Once you have raised the funds you will need to move forward with your project, you need to think about how you will handle cash flow and cash control. Even if the funds never go directly to you, but rather to a community organization, you still need a system for managing the cash.
Many organizations that grant money require final reports including financial tracking and receipts. In small, short-term projects you do not need to be an accountant to manage the cash flow. You do, however, need to have bookkeeping skills, which require consistent recording of all transactions. If your project grows into a small business, you will need these same bookkeeping skills and you may need to hire an accountant. The two most important things you need are a project budget and a consistent way to track transactions.
Some tools you will need:
Even if another organization is handling the money and reporting, it is important for you to know what is going on financially. One of the simplest methods to manage cash flow is a spreadsheet. Each item of your budget is on the left, followed by a column titled “Budget” and then another column “Actual”. Other columns you can add are cheque #, receipt #, date, notes, plus any other item you want to keep track of. This method works surprisingly well as long as you maintain the spreadsheet. You can create this cash tracking system in a program such as Excel. If you don’t have access to Excel, a table in Word works, or a table on paper.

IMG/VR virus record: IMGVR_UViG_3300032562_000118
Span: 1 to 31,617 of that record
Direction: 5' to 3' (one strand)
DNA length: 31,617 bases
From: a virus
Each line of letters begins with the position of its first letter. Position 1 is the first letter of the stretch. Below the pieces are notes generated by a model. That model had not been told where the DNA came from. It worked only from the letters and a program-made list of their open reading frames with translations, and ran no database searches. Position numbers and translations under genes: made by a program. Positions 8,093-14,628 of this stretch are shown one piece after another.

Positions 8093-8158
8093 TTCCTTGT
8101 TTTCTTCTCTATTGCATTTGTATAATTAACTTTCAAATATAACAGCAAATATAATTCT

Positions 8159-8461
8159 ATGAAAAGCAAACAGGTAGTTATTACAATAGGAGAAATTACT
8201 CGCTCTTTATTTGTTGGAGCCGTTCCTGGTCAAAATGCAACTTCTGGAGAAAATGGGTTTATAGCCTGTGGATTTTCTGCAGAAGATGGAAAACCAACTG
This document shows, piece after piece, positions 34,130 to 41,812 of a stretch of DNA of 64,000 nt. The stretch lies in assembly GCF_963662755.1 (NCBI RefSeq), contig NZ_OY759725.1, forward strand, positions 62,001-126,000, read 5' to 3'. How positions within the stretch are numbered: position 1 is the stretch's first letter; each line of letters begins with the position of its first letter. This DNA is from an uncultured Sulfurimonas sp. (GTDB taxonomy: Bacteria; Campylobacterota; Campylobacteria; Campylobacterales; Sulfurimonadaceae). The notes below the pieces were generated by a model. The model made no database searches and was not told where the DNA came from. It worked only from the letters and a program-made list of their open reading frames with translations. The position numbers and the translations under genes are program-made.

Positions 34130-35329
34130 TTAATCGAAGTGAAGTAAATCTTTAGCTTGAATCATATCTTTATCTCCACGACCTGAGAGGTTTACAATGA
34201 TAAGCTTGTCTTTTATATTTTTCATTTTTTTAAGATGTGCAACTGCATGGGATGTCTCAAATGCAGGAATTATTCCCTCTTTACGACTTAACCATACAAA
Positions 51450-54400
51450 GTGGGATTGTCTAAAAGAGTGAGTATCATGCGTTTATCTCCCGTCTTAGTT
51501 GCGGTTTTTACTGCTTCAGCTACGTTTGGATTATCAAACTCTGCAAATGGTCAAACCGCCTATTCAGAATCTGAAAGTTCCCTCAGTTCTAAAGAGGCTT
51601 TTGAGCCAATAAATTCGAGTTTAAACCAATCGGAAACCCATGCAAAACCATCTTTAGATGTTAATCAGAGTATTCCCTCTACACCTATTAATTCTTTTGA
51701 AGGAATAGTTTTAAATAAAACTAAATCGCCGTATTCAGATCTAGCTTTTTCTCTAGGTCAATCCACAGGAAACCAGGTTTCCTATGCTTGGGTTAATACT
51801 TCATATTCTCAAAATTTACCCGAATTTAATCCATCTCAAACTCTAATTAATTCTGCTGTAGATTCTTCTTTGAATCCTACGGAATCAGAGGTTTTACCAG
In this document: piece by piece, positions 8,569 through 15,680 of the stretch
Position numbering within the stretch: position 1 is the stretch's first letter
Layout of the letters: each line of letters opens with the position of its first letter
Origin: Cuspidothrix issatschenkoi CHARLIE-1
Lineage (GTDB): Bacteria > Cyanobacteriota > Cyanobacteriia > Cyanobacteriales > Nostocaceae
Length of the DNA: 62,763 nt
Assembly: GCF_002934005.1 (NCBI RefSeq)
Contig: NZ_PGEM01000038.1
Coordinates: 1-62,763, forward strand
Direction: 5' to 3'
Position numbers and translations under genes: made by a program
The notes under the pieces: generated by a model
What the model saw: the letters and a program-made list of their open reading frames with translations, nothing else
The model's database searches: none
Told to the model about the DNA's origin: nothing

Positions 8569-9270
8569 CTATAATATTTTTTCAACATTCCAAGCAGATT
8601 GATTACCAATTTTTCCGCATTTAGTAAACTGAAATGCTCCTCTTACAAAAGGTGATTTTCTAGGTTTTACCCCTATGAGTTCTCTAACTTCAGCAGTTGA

Below is an example of this simple tracking system. This system is ideal for small budgets, and where cash flow is easily accessed.
This method also lets you know when you have gone over a particular budget item, so you can adjust the rest of the budget or look for more funding. This is called cash-based accounting
In addition to the previous spreadsheet, you may find it helpful to create a monthly cash flow sheet that shows when all the money budgeted will get spent. This helps you to budget for each month. Granting agencies and funders do not need to see your cash flow statements.